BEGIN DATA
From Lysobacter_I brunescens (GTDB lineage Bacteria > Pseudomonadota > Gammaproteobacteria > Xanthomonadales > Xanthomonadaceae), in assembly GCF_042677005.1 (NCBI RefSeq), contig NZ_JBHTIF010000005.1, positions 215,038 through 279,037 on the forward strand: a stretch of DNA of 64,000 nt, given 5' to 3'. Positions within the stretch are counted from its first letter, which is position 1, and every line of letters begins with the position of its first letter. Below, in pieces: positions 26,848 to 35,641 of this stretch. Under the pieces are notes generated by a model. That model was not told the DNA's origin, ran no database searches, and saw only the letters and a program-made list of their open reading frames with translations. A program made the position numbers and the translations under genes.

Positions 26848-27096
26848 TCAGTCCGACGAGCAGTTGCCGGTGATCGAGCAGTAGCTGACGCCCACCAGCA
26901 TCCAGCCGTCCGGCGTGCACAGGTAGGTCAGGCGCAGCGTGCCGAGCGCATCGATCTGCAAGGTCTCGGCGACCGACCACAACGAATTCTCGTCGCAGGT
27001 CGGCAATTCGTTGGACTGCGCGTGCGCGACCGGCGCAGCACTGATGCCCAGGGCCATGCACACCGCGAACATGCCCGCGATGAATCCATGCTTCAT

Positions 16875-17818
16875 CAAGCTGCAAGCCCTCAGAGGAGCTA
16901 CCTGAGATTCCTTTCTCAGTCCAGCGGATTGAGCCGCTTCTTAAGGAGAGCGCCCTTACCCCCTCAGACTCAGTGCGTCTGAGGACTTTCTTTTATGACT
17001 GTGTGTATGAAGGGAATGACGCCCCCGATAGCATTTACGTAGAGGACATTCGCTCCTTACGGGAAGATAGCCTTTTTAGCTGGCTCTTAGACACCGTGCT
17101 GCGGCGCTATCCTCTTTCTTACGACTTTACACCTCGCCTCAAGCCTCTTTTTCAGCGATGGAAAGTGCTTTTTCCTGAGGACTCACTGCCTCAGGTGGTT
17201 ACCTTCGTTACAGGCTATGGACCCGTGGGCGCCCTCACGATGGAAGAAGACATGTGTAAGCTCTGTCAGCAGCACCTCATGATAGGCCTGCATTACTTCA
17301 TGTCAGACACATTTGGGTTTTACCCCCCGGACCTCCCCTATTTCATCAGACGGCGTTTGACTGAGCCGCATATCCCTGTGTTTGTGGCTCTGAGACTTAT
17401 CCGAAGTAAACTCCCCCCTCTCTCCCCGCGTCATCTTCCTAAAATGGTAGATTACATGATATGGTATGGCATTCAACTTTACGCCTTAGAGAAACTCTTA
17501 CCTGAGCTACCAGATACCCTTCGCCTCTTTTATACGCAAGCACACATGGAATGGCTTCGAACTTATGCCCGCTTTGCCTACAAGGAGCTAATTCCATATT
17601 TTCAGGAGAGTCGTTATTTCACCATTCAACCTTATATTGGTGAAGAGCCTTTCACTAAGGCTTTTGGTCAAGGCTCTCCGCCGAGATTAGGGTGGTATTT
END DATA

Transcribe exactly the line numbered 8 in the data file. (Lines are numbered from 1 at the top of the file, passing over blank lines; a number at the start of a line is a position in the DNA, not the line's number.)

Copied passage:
16901 CCTGAGATTCCTTTCTCAGTCCAGCGGATTGAGCCGCTTCTTAAGGAGAGCGCCCTTACCCCCTCAGACTCAGTGCGTCTGAGGACTTTCTTTTATGACT